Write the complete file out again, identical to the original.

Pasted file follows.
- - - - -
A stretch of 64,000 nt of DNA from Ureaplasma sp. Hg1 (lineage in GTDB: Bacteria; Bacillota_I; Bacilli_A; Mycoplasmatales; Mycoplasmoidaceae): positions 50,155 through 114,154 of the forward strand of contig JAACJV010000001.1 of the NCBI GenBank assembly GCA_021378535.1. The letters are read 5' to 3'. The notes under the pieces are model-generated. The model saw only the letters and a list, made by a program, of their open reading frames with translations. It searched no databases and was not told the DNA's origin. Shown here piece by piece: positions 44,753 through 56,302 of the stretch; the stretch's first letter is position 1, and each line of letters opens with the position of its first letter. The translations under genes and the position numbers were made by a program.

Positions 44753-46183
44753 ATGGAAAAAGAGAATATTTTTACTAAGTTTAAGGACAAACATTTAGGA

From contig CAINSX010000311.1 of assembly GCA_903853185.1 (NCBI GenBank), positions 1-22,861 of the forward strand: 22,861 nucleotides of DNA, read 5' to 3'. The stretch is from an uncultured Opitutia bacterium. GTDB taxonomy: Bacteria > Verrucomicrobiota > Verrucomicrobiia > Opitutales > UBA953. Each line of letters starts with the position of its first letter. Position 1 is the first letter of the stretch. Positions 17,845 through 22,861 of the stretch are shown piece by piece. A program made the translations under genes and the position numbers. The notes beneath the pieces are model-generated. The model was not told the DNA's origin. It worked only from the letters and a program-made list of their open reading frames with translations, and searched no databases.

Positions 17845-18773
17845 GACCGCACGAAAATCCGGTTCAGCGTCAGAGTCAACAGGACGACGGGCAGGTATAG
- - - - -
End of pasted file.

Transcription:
A stretch of 64,000 nt of DNA from Ureaplasma sp. Hg1 (lineage in GTDB: Bacteria; Bacillota_I; Bacilli_A; Mycoplasmatales; Mycoplasmoidaceae): positions 50,155 through 114,154 of the forward strand of contig JAACJV010000001.1 of the NCBI GenBank assembly GCA_021378535.1. The letters are read 5' to 3'. The notes under the pieces are model-generated. The model saw only the letters and a list, made by a program, of their open reading frames with translations. It searched no databases and was not told the DNA's origin. Shown here piece by piece: positions 44,753 through 56,302 of the stretch; the stretch's first letter is position 1, and each line of letters opens with the position of its first letter. The translations under genes and the position numbers were made by a program.

Positions 44753-46183
44753 ATGGAAAAAGAGAATATTTTTACTAAGTTTAAGGACAAACATTTAGGA

From contig CAINSX010000311.1 of assembly GCA_903853185.1 (NCBI GenBank), positions 1-22,861 of the forward strand: 22,861 nucleotides of DNA, read 5' to 3'. The stretch is from an uncultured Opitutia bacterium. GTDB taxonomy: Bacteria > Verrucomicrobiota > Verrucomicrobiia > Opitutales > UBA953. Each line of letters starts with the position of its first letter. Position 1 is the first letter of the stretch. Positions 17,845 through 22,861 of the stretch are shown piece by piece. A program made the translations under genes and the position numbers. The notes beneath the pieces are model-generated. The model was not told the DNA's origin. It worked only from the letters and a program-made list of their open reading frames with translations, and searched no databases.

Positions 17845-18773
17845 GACCGCACGAAAATCCGGTTCAGCGTCAGAGTCAACAGGACGACGGGCAGGTATAG